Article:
Catch a wave at Ahipara, discover whaling history, find an idyllic campsite, take a dip and try the famous fish and chips in the Far North.
1. Bottom of the Ninety
Grab your surf- or sand-board and head for Ahipara, at the base of Ninety Mile Beach. The little settlement has a relaxed vibe and plenty of good waves if that’s your thing, or you can stay dry and walk around the foreshore from Shipwreck Bay to slide down the giant dunes. Endless Summer Lodge offers budget accommodation with sea views in a restored 140-year-old villa, and there’s great coffee and food at the North Drift Café.
2. Whaling days
Call ahead and make a time to visit the private Butler Point whaling museum, house and gardens at Hihi, over the water from Mangonui. Butler House was built in the 1840s by retired whaler Captain William Butler, who made a small fortune provisioning the ships that called into this pretty harbour.
Poke around the interesting artefacts in the museum, and explore the beautiful seaside gardens.
3. Fish and chips
Mangonui has the reputation for serving the best fish and chips in the country, but if the queue at the local fish shop is out the door, most of the chippies around Doubtless Bay also fry up super-fresh fish straight off the boat. The locals in Whatuwhiwhi, around the other side of the bay, did us a fantastic package of fresh hāpuku and chips which we took down to Perehipe Beach and enjoyed in the sunshine.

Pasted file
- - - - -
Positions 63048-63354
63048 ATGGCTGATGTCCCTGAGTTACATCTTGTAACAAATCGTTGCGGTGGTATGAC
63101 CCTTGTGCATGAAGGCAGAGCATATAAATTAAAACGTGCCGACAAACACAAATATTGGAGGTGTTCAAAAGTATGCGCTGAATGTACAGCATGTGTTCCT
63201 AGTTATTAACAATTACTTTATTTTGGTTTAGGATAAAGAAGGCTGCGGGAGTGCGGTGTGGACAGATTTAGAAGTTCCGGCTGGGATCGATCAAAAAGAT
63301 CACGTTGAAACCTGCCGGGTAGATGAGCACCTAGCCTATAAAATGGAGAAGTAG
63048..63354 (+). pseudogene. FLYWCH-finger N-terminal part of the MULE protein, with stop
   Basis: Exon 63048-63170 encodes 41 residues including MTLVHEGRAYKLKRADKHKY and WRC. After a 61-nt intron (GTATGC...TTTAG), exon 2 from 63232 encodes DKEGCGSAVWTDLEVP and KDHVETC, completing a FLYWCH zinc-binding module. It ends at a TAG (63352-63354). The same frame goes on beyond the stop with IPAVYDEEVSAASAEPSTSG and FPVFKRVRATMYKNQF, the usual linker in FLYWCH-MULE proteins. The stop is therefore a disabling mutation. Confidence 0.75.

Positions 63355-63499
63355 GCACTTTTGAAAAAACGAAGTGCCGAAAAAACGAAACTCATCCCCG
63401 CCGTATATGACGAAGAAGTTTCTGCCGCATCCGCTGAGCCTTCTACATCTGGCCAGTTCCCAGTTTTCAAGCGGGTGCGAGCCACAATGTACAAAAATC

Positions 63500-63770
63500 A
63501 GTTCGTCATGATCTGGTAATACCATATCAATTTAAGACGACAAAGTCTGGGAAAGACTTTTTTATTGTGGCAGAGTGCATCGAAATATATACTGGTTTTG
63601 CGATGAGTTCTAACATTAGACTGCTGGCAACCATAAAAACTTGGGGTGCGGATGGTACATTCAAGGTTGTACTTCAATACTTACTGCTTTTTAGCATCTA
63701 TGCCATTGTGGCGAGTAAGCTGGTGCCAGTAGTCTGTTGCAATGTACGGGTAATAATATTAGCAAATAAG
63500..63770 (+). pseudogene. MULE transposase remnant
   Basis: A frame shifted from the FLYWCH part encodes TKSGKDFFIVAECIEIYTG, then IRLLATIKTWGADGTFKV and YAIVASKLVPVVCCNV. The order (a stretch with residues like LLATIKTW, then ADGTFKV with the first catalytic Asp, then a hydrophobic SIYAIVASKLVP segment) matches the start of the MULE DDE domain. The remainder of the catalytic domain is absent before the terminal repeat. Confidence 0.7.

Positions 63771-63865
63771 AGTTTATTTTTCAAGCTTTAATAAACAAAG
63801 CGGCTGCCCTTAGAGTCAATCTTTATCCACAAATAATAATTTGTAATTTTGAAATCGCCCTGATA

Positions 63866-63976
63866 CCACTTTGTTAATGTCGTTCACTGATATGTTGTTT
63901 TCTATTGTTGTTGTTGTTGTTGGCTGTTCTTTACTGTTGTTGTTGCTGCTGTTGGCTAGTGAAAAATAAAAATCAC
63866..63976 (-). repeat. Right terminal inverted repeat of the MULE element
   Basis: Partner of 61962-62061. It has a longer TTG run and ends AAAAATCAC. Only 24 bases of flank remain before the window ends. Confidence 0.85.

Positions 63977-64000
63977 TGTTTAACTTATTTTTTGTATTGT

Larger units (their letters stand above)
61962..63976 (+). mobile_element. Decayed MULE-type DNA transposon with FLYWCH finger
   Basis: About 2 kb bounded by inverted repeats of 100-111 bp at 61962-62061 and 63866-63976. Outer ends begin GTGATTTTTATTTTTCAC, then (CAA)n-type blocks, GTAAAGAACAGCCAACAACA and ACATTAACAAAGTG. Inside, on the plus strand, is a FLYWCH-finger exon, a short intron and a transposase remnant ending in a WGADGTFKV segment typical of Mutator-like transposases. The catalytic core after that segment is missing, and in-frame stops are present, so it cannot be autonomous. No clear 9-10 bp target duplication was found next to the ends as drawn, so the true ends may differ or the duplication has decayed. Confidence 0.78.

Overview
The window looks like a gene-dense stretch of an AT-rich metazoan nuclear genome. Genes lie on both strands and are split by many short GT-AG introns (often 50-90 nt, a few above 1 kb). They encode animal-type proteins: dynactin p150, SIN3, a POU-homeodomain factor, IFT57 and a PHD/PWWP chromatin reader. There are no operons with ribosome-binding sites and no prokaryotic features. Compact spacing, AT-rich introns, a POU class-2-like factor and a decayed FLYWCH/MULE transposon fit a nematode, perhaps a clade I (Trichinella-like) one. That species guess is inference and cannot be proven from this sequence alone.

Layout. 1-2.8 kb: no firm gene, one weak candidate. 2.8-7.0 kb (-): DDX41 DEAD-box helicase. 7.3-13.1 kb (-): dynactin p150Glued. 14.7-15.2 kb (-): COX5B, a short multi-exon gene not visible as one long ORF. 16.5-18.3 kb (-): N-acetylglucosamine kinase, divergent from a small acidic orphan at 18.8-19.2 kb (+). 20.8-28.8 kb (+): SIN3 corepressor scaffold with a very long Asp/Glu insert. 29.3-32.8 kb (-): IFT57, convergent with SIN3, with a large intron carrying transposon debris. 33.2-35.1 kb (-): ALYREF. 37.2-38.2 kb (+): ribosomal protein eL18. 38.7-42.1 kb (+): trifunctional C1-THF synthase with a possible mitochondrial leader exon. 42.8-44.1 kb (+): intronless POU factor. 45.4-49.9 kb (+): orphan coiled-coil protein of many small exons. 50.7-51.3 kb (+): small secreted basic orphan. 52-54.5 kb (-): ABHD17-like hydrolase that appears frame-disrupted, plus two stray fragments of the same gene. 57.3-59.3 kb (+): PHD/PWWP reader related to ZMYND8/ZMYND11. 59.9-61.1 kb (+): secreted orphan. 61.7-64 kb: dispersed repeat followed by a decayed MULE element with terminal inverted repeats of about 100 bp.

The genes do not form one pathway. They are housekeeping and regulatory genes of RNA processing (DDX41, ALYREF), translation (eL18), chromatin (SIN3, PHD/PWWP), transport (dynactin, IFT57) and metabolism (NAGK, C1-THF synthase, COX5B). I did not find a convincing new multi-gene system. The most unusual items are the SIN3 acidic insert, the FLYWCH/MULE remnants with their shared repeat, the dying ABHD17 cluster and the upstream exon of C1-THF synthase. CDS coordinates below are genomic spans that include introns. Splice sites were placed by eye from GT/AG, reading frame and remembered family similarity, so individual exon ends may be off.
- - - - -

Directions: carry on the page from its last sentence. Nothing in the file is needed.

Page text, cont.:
4. In hot water
If you’ve seen Kiwi film-maker Florian Habicht’s humorous yet loving portrait of the north, Kaikohe Demolition, you’ll recognise the Ngāwha Springs. (If you haven’t, be sure to check it out.) Don’t come here expecting pristine facilities and sparkling waters – we’re talking timber-lined holes in the ground, filled with natural mineral water.
The pools vary in temperature, colour, clarity and therapeutic properties, and have intriguing names such as Bulldog and Tānemahuta.
5. Camp out
Get away from it all and camp near the beach at the DOC campsites at Tapotupotu or Spirits Bay, near Cape Rēinga. Facilities are basic, and you’ll need to take your insect repellent, but you’ll be rewarded with wild beaches and splendid isolation. Both campsites are on the Cape Rēinga Coastal Walkway – it’s a three-hour walk from Tapotupotu to the famous lighthouse. There's also a campsite at Rarawa where the tidal lagoon and beach are among the most beautiful in the north (and that's saying something!)